What activities do you do with your baby to help their development? I’d love to get some fresh ideas….probably more for my boredom than for his development, but hey, mixing it up never hurt anyone.:)

Attachment Issues: How We’re Learning to Let Go

Posted October 15, 2015 by Niagara Mommy in Mommy Stuff / 2 Comments

“Where’s Mommy? Mommy? MOMMY!!!!!”

“Mommy’s gone out.”

“But WWWHHHHHYYYYYY?!?!?!?!?!?!?!”


*sigh* I’m sure I’m not the only one who’s experienced this.


At a very young age, your kid decides that you’re not allowed to leave the room without them. E.V.E.R. Not to use the bathroom, not to make dinner, not to have a nice hot bath, not to blow your nose, brush your teeth, or even to clip your toenails.

But more importantly, you are not to ever leave the house for any reason, especially for some obviously unnecessary mommy time.


My daughter began this phase when she was about 10 months or so, screaming for me if I left the room. Not entirely abnormal, right? But as she got older, it got to the point where I would have to sneak out of the house, just so my husband could do bedtime.


It progressed into her noticing me try to sneak away and demanding a hundred hugs and kisses before I left, followed by tears, tantrums and finally sleep.

The guilt was excruciating.

I felt awful about leaving her, and even worse for leaving my husband to deal with what I knew would be an exhausting night for him. I felt angry that she couldn’t let go of me, to let me take care of myself. I was jealous of my husband’s ability to go out whenever he wanted, without breaking his daughter’s heart for leaving. And I felt so selfish for wanting a break.


Now at the time, I didn’t feel like I’d been over-protective of her, but I was definitely set in our routine.


I craved it. It meant that there was a set amount of time for playing, eating, and most important, for sleeping. The nap was crucial to my sanity and survival. I could eat, sleep, go online, watch crappy daytime T.V., have a shower, whatever I wanted. Whatever I needed.


Being away from the house, away from my mommy arsenal, was a big upset too. Rooting around in a suitcase for a soother, searching everywhere for a receiving blanket, hauling the gear to go to the cottage for a weekend…it was just so much easier to stay home, where I knew where everything was. Where I had control.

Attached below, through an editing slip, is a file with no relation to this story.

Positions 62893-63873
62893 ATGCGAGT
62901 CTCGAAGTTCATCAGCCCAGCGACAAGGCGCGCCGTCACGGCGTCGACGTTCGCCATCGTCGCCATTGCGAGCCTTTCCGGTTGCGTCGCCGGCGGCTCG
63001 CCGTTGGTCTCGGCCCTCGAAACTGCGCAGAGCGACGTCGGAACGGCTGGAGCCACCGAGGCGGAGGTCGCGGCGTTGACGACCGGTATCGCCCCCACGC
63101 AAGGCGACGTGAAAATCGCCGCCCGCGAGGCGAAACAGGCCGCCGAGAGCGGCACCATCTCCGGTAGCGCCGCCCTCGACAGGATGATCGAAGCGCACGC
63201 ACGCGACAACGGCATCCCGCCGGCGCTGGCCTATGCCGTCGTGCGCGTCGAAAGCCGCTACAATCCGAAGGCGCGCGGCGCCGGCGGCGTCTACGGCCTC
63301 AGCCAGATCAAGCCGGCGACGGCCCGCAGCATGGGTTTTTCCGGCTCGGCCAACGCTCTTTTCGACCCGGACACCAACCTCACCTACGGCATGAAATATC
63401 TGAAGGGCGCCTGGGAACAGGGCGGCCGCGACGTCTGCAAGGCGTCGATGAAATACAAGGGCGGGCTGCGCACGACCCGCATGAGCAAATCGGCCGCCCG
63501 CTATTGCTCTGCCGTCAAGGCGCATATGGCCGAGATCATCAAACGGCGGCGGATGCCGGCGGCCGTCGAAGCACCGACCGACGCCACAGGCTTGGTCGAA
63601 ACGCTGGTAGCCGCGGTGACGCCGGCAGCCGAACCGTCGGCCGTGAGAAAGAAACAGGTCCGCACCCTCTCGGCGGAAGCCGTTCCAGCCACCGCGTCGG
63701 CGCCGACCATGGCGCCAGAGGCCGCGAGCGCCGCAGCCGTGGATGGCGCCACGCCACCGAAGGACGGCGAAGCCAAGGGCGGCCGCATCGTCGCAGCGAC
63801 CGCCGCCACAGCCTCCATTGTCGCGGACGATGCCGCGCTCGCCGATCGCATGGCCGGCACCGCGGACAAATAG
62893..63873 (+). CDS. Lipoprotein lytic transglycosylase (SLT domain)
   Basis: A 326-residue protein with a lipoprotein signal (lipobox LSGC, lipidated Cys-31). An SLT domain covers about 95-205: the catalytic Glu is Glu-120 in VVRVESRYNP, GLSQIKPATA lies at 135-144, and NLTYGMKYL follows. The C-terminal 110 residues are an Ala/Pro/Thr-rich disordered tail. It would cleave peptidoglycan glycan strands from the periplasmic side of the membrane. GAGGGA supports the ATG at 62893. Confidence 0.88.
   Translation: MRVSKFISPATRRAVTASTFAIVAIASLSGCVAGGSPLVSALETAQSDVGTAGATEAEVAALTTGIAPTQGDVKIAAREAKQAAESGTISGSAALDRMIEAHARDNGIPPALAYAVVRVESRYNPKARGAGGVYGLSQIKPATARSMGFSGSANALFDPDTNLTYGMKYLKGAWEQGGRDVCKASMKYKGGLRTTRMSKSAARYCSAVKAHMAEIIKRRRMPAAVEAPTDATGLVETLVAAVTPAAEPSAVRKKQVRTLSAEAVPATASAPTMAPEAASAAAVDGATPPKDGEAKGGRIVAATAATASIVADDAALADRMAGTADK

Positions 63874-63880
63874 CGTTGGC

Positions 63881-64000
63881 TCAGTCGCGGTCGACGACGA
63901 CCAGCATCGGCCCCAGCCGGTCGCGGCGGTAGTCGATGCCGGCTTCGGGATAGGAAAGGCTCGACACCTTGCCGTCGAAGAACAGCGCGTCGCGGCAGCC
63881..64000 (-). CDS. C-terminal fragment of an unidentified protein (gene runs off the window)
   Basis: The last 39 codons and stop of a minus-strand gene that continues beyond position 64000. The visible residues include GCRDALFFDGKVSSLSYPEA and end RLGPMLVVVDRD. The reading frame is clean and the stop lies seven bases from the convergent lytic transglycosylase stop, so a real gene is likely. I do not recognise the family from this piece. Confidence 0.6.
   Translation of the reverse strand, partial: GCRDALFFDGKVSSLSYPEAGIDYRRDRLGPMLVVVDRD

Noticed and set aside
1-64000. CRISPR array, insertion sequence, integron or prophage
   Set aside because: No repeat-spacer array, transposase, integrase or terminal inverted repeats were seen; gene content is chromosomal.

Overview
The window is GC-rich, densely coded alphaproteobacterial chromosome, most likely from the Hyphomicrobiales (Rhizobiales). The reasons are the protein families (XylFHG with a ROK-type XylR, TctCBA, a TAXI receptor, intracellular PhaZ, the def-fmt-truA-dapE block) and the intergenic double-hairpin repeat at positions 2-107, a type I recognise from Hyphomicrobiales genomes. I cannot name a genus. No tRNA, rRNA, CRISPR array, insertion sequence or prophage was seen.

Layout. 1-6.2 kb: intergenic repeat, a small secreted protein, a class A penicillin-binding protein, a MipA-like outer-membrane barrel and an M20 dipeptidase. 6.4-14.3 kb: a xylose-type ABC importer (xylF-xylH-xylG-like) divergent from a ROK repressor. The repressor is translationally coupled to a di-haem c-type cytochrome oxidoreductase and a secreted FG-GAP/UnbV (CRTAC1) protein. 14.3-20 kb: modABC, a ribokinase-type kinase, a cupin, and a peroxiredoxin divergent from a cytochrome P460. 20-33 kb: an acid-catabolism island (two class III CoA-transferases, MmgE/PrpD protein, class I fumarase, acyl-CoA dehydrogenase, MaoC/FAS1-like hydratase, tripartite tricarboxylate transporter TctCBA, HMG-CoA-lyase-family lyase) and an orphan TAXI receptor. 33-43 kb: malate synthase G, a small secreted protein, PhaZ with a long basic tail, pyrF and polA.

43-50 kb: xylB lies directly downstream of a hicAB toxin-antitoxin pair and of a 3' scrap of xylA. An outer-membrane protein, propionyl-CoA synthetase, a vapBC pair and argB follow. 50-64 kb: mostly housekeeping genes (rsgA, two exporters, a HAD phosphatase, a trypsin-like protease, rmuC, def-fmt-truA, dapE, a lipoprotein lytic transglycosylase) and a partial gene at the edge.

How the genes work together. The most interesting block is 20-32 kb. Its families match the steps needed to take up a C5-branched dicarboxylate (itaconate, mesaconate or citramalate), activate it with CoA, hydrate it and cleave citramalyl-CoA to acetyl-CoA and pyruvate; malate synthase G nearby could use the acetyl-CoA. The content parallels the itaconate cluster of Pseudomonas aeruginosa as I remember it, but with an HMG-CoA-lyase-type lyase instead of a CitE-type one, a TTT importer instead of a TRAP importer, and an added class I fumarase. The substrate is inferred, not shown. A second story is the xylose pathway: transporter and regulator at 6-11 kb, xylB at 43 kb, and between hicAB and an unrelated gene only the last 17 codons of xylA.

I realize now that while all this was normal, my anxiety about our routine may have folded my daughter into a box that I wasn’t intending to build. Insert more mom-guilt here.


But today, it’s a little different. Leaving the room isn’t an issue anymore, and we’ve changed up our bedtime rationale to “fighting” over who’s turn it is to take her to bed.


To her, it’s now a highly-coveted privilege to read her stories and cuddle up, instead of a dreaded nightmare of flailing and fighting with Daddy, while Mommy goes out to get away.


It’s easier to leave the house now, with hugs and kisses and “see you in the morning”‘s. She’s also responding to “I’ll check on you when I get back.” It validates her feelings, and reassures her that there’s nothing to worry about.


There are some new issues though, like when she tries something new. She struggles to pay attention or even participate if I’m there, but it seems as long as I’m not in the room, she does well.


She’s slowly understanding how important my “mommy time” is, and I’m so grateful. At the same time, I’m understanding that if I’m not directly involved in her “something new”. she’ll respond to the experience well.


And for now, that’s the way it will be.


And while it does make me sad sometimes, I know we’ll both be better off for it.



How have you managed this? What changes did you make to help ease them out of their attachment?